That is assuming the op amp in question isn't already internally compensated.
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Old 4th February 2010, 07:08 AM   #26
Bonsai is offline Bonsai  Taiwan
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Of course!
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Old 25th September 2010, 07:46 AM   #27
ettos is offline ettos  Italy
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Default Adding an input transformer

Hi all,
I've resumed my INA217 project after almost one year! I'm going to modify some things on the circuit, that is to replace DC blocking caps with an input transformer particularly to add some color to the sound... I thought to use a transformer with 1:3.5 ratio from Cinemag (CMMI-3.5C) implemented in the way you see on the schematic I attached. With R5 and R6 of 15k the input impedance should be of 2k (differential input impedance seen by the microphone).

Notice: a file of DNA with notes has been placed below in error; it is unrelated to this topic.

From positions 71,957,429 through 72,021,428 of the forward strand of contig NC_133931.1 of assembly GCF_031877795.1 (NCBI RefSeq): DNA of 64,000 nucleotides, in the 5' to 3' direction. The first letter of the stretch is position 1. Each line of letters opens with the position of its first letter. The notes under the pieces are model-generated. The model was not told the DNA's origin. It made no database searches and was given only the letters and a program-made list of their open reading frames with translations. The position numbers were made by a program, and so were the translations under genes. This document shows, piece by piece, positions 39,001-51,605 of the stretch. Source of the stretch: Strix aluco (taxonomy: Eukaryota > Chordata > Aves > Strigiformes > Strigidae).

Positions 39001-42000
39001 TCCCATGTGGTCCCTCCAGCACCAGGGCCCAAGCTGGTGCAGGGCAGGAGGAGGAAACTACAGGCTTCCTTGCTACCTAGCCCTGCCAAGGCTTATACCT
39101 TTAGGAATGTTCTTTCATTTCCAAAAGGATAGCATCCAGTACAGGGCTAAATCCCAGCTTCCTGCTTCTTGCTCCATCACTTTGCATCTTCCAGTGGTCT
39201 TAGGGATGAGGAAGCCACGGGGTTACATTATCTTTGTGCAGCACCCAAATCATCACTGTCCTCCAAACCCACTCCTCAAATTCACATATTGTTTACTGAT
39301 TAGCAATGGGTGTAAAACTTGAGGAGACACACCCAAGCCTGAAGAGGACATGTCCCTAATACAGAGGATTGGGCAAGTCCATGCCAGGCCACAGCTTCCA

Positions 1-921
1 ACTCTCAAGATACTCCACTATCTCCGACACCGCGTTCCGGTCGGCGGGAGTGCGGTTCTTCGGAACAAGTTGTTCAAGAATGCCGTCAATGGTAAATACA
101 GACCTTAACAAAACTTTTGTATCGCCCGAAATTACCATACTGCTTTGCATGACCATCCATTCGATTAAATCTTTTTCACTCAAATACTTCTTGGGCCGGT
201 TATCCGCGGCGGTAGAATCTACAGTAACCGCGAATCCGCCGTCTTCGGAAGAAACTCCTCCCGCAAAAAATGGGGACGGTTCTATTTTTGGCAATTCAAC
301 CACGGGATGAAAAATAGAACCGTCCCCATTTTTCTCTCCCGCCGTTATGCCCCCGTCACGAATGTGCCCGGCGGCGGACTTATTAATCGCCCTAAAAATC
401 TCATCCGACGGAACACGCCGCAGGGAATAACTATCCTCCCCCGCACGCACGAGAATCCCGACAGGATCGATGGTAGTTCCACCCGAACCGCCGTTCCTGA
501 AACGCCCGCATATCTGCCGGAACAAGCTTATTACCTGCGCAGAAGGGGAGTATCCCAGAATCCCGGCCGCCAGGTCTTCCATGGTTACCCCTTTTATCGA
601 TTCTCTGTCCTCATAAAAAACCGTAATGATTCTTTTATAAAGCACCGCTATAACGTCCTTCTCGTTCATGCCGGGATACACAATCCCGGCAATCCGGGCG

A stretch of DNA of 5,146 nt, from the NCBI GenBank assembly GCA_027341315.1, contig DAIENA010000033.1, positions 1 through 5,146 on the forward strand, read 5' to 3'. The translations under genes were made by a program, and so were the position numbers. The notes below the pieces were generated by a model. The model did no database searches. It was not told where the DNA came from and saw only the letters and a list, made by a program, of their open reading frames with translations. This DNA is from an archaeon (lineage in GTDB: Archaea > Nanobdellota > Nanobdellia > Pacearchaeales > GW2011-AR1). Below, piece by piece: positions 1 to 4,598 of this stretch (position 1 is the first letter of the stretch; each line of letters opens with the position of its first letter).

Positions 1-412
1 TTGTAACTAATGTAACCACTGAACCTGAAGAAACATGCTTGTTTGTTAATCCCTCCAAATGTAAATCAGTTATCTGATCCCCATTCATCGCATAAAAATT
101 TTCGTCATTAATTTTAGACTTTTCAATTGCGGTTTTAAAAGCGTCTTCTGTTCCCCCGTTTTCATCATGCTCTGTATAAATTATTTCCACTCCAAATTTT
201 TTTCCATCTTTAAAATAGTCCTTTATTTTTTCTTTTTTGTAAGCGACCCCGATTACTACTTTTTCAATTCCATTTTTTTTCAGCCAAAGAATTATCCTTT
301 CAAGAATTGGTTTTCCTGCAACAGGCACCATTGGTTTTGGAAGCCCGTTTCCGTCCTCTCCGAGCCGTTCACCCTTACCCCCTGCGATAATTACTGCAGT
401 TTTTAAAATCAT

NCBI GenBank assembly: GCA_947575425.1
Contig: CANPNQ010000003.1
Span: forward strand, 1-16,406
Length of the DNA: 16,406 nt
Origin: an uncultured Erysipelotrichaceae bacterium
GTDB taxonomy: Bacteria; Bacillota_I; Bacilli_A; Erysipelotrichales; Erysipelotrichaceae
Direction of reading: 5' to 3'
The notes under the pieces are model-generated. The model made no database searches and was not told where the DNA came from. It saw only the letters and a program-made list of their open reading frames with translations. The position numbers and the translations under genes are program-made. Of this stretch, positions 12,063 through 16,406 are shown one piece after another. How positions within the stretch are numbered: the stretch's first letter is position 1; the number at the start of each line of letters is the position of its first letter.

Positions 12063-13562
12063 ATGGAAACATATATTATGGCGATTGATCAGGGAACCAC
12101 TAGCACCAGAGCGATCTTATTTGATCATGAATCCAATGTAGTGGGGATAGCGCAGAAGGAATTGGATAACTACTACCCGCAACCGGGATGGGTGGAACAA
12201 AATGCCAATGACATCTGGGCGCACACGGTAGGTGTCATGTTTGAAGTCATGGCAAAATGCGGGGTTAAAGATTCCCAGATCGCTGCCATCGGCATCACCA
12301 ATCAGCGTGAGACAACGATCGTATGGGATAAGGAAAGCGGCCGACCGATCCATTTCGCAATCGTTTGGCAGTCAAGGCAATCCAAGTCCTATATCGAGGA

Next step is to make a PCB following the guide written by gotee.
I really need your critics and comments!

M.
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Old 25th September 2010, 08:17 AM   #28
PMA is offline PMA  Europe
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Quote:
Originally Posted by ettos View Post
I'm getting a lot of noise (a sort of white noise).
DRV 134 has floating balanced output. In case you take only one output signal, for example OUT+ vs. ground, you will get a lot of noise. You have to use true balanced output, i.e. OUT+ vs. OUT-, then the noise level would be approx. 20dB lower.
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Old 9th October 2011, 05:05 AM   #29
gootee is offline gootee  United States